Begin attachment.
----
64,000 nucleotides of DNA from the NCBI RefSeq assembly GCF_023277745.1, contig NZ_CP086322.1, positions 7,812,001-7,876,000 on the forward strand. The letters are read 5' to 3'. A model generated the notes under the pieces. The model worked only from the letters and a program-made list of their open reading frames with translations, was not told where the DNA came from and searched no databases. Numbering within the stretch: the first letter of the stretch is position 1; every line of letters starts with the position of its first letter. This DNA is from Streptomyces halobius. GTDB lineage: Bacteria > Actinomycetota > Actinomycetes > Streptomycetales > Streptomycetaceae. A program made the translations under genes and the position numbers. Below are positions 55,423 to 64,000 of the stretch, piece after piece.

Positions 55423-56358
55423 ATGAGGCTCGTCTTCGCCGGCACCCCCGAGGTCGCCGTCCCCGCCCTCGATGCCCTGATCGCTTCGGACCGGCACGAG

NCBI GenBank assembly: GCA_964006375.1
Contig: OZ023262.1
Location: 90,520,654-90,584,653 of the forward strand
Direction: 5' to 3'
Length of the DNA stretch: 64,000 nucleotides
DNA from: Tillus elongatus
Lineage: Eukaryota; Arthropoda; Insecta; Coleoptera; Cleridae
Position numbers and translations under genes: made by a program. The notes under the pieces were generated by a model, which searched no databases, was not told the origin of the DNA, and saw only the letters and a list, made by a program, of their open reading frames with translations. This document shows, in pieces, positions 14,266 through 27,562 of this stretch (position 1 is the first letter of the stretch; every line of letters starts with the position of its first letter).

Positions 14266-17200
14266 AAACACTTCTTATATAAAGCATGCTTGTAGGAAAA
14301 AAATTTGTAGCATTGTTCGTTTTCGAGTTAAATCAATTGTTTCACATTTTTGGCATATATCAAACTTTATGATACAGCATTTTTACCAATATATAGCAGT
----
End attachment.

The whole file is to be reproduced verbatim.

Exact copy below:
64,000 nucleotides of DNA from the NCBI RefSeq assembly GCF_023277745.1, contig NZ_CP086322.1, positions 7,812,001-7,876,000 on the forward strand. The letters are read 5' to 3'. A model generated the notes under the pieces. The model worked only from the letters and a program-made list of their open reading frames with translations, was not told where the DNA came from and searched no databases. Numbering within the stretch: the first letter of the stretch is position 1; every line of letters starts with the position of its first letter. This DNA is from Streptomyces halobius. GTDB lineage: Bacteria > Actinomycetota > Actinomycetes > Streptomycetales > Streptomycetaceae. A program made the translations under genes and the position numbers. Below are positions 55,423 to 64,000 of the stretch, piece after piece.

Positions 55423-56358
55423 ATGAGGCTCGTCTTCGCCGGCACCCCCGAGGTCGCCGTCCCCGCCCTCGATGCCCTGATCGCTTCGGACCGGCACGAG

NCBI GenBank assembly: GCA_964006375.1
Contig: OZ023262.1
Location: 90,520,654-90,584,653 of the forward strand
Direction: 5' to 3'
Length of the DNA stretch: 64,000 nucleotides
DNA from: Tillus elongatus
Lineage: Eukaryota; Arthropoda; Insecta; Coleoptera; Cleridae
Position numbers and translations under genes: made by a program. The notes under the pieces were generated by a model, which searched no databases, was not told the origin of the DNA, and saw only the letters and a list, made by a program, of their open reading frames with translations. This document shows, in pieces, positions 14,266 through 27,562 of this stretch (position 1 is the first letter of the stretch; every line of letters starts with the position of its first letter).

Positions 14266-17200
14266 AAACACTTCTTATATAAAGCATGCTTGTAGGAAAA
14301 AAATTTGTAGCATTGTTCGTTTTCGAGTTAAATCAATTGTTTCACATTTTTGGCATATATCAAACTTTATGATACAGCATTTTTACCAATATATAGCAGT